At Symphony Hall, it was just Dylan on-stage with his guitar. Another Side of Bob Dylan had just come out and I had sampled it at a record store where you could take the LP into a listening booth like a telephone booth and play it on a turntable. If I told this to some of the kids who were at the concert in Halifax, Tuesday night, they'd think I came from a generation with bamboo needles for wind-up gramophones. I was wondering how those kids found out about Bob Dylan, and I was wondering who all the old people were at the Metro Centre, until I realized the old people were people like me who have been listening to Bob Dylan for 40 years. But I was a kid when I went to that concert in Boston, just turned 18 and vulnerable to the draft, with a roommate who would probably be my commanding officer if I went to Vietnam, and Bob Dylan alone on-stage with his guitar was showing me it was okay to be different. I remember there was a guy in a Boston College football jersey a few rows ahead of me who threw up his evening's consumption of beer during "A Hard Rain's a-Gonna Fall." I remember noticing that Dylan noticed the commotion, and immediately after the song he took a break. When he came back, the guy from B.C. was gone and the smell was almost gone and it seemed like it was just Bob and me.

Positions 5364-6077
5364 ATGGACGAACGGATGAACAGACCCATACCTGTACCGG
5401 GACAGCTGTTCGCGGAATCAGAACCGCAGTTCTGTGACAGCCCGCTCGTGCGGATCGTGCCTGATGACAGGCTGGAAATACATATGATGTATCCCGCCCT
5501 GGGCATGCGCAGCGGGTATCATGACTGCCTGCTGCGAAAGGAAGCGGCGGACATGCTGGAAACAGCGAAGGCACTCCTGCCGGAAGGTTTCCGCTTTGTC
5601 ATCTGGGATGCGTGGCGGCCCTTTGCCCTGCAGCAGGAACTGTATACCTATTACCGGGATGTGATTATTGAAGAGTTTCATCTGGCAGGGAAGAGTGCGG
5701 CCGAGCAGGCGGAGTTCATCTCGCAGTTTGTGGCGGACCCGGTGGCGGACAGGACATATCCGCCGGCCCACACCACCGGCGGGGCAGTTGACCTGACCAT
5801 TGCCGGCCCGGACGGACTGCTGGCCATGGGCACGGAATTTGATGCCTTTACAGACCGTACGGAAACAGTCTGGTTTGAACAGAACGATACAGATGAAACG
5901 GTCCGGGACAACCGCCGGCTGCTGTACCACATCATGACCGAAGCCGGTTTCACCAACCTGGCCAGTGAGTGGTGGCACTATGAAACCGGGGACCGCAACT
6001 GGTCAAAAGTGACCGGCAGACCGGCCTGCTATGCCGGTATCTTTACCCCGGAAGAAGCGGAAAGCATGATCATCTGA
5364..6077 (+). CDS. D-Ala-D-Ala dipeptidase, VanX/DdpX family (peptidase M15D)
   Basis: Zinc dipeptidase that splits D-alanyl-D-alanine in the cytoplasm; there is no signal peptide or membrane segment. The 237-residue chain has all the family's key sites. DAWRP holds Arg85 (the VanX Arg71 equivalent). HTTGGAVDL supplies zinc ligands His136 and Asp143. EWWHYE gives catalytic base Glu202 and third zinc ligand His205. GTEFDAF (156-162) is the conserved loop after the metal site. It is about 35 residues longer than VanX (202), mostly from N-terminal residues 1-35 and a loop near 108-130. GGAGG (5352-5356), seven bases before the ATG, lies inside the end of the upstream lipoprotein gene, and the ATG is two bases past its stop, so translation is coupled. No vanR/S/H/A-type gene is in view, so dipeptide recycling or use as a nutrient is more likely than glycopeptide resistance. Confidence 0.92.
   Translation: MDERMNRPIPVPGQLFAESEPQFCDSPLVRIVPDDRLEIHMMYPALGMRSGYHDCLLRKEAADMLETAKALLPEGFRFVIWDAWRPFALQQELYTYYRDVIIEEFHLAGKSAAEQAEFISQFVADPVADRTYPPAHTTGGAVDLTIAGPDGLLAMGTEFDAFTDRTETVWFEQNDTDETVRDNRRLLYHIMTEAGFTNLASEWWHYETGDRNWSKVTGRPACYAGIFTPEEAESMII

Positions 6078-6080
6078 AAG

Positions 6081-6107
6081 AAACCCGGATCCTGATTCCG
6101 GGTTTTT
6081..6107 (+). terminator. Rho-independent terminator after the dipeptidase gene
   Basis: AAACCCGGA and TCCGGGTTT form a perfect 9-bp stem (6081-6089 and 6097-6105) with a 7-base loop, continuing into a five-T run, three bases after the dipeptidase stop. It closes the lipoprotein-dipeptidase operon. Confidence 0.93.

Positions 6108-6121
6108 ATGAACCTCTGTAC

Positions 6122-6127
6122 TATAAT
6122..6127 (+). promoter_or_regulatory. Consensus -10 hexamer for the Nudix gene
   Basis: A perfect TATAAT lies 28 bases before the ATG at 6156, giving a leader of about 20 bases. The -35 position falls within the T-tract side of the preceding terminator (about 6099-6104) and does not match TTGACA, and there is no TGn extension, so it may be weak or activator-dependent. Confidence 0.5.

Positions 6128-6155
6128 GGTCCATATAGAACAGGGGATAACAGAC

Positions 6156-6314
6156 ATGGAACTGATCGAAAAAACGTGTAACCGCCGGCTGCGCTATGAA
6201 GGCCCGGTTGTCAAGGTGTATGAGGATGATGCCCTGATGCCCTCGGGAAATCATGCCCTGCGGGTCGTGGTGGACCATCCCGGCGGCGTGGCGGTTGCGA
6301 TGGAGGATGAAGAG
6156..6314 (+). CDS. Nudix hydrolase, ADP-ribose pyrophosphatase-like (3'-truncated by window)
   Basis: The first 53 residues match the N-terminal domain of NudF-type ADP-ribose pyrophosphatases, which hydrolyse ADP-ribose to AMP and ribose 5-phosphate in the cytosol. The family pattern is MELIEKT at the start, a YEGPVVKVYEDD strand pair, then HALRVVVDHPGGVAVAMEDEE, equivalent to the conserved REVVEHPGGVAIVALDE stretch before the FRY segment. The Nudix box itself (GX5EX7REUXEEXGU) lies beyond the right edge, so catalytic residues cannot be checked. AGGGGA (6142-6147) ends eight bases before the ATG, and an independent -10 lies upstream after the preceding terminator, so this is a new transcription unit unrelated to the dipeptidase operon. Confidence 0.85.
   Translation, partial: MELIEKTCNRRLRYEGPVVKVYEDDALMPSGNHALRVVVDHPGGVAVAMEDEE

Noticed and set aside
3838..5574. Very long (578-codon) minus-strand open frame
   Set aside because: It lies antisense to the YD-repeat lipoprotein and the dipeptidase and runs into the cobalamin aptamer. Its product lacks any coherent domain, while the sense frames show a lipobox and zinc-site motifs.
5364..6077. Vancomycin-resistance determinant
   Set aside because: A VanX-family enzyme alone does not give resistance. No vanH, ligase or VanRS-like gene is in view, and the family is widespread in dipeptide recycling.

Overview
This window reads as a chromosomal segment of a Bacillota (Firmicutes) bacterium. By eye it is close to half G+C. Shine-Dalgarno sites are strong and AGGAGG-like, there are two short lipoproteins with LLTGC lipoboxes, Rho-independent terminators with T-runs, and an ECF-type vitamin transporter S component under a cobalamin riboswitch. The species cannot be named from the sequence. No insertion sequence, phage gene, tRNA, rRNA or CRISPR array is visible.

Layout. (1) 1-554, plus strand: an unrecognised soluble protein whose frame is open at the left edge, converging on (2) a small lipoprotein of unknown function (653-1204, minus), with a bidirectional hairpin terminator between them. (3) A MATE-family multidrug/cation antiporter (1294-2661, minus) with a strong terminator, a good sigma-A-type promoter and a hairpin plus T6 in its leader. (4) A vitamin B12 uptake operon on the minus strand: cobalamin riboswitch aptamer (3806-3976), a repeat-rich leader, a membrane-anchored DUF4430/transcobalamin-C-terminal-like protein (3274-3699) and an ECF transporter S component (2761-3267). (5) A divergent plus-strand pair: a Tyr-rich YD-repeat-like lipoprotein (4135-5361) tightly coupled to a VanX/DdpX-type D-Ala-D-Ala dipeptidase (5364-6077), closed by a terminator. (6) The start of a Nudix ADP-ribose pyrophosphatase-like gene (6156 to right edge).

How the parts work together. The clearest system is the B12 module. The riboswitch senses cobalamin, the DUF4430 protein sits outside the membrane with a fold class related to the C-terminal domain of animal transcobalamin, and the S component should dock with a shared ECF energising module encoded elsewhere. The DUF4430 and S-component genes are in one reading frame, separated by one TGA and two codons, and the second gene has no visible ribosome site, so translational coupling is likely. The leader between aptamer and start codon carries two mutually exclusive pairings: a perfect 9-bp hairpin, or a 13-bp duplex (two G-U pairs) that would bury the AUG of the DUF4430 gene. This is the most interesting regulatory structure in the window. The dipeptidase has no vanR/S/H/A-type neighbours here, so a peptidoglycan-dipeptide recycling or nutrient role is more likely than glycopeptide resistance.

I didn't see Dylan again until I was living outside Toronto on a one-year job exchange from Nova Scotia. I was married then and had two kids. I had been teaching high school English for twelve years. I was still listening to Bob Dylan. I had all the albums and I knew all the words - that was when they were still LPs and when you could know all the words without too much effort, especially if you were singing along - and again I found myself taking the subway alone, this time to Maple Leaf Gardens. I had given a lot of thought to what I was going to wear. I didn't want to appear your average, middle-aged Dylan fan who had all the albums and knew all the words. I wanted it to be just me and Bob, like the night in Boston when we both saw the guy throw up. So I wore my chambray work shirt and my brown bomber jacket and my blue jeans and my work boots. As the subway got closer to College Street station, I could tell most of the people were going to the concert, and as I went up the escalator to the arena, it looked like all the men my age were wearing work shirts and leather jackets and blue jeans and work boots. I had a seat as far away from the stage as you could get, but some people in my row had binoculars and they shared them with me. People in my row also shared joints and wineskins and frisbees. They were the age of the students I taught. They called me "Sir." Dylan had gone Christian and had just come out with Shot of Love, and I was starting not to know all the words. He had a gospel back-up group of black women in red chiffon robes. I was starting to think that I had just imagined all that stuff about it being just him and me. After the concert, as the crowd funneled onto College Street, some of the kids were walking across the tops of parked cars. As I took the subway to the end of the line where I took the bus to the suburbs, fewer men looked like me, and on the bus ride no one was talking about the concert. At school the next day the kids were excited to hear that I'd been to the concert, but they were disappointed that I hadn't got a T-shirt. I didn't know there was such a thing as a concert T-shirt.